You'd think a name like "Dawn O'Day" would have been enough, but it wasn't enough for the starlet who went by that moniker in the 1930s. After being cast as the lead in the 1934 film of Anne of Green Gables—based on the novel by Lucy Maud Montgomery, who was born on this day, Nov. 30, in 1874—she decided to do more than just play the part of Anne Shirley on screen, as TIME reported that December:
Although it lacks the high-powered sentiment that made Little Women one of the box-office hits of 1933, Anne of Green Gables would probably have been able to impress itself on the public without the aid of banal publicity tricks like the one whereby Dawn O'Day, the obscure actress who plays the lead, got a Los Angeles court to change her name to that of the heroine in the picture because "Anne Shirley has always been my favorite fiction character."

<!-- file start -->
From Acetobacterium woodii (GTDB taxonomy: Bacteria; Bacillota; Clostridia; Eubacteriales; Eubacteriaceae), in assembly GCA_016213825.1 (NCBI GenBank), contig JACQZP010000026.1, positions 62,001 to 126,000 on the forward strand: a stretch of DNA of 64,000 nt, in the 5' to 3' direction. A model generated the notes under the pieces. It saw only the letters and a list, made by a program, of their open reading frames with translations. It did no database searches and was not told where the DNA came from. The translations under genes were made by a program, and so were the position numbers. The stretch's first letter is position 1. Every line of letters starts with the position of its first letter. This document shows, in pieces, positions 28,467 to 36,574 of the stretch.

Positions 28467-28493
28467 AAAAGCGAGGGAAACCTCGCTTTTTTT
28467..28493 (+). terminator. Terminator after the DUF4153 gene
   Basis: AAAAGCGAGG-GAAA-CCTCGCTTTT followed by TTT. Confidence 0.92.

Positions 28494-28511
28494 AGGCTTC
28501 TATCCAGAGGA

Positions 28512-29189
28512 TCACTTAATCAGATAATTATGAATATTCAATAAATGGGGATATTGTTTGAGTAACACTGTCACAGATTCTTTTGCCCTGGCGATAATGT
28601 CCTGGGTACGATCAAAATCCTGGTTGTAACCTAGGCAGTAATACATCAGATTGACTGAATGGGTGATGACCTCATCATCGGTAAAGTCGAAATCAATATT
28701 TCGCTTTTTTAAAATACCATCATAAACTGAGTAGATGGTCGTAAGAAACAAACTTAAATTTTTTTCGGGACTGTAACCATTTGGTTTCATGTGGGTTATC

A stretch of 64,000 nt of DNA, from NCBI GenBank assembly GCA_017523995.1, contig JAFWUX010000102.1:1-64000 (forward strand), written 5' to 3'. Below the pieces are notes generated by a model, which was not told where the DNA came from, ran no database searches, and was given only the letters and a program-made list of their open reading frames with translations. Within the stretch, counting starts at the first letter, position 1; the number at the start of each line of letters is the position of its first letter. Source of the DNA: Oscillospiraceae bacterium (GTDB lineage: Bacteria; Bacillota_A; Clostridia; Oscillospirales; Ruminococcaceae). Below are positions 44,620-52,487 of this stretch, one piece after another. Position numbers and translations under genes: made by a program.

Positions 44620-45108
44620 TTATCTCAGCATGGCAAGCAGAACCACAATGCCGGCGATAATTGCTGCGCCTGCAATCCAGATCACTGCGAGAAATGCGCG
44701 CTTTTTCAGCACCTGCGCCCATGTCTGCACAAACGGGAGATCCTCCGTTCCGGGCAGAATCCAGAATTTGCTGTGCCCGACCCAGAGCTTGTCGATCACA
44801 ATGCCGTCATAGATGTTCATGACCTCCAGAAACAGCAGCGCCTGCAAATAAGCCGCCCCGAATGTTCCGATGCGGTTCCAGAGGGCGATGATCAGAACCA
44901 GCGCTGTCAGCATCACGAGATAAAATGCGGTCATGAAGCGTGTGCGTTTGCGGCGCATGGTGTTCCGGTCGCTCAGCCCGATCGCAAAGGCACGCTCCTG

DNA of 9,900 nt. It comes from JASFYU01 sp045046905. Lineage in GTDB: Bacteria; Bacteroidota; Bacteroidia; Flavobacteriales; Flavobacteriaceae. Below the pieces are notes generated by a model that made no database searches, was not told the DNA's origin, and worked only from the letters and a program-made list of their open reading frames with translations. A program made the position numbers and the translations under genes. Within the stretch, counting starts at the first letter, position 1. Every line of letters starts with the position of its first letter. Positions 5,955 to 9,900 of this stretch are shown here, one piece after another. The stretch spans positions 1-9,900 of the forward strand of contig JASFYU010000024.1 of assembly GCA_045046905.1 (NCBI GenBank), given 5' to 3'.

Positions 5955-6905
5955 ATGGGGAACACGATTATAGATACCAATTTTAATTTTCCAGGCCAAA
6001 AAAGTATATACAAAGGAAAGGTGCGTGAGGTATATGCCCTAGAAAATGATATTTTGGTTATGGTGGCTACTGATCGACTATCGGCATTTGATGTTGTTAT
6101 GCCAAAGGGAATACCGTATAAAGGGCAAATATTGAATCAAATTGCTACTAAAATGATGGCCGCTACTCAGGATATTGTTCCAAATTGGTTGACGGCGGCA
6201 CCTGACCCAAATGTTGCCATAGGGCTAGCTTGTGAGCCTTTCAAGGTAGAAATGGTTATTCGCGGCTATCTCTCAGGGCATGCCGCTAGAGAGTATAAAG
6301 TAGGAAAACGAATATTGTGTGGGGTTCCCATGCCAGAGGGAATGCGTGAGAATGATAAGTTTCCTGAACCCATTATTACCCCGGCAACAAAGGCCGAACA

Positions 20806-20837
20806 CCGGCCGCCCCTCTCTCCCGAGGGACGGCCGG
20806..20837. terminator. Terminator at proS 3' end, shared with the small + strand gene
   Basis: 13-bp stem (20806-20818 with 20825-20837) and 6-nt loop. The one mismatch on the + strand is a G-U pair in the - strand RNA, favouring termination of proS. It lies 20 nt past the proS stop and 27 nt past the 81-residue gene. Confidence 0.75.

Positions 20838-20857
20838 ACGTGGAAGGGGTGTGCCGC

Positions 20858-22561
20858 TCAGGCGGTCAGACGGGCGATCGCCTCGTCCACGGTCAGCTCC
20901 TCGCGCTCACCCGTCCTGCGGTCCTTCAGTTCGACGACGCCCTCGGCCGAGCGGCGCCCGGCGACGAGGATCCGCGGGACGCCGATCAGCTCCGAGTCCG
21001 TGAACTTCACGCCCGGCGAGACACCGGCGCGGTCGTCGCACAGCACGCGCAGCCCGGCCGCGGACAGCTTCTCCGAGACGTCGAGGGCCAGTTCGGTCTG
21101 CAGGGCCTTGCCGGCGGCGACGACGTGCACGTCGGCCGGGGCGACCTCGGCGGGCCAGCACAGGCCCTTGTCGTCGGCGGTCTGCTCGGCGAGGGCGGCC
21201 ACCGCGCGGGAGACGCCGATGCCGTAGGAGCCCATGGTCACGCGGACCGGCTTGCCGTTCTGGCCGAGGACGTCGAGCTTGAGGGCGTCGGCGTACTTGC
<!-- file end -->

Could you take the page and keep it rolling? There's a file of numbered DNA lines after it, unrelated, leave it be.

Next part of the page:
But, even though the trick may have been called "banal," it worked. By 1936, TIME was calling the switch "an improvement that deserved but did not get an Academy Award"—and the movie was a hit.
The actress Anne Shirley managed to make the name work until her retirement in her 20s, after starring in movies like Stella Dallas and Murder, My Sweet. Shirley wasn't the only star to take the name of a character during that period of the Hollywood studio system; a few years later, the actor Byron Barr became Gig Young after playing that role in The Gay Sisters.
Read the full story from 1934, here in the TIME Vault: The New Pictures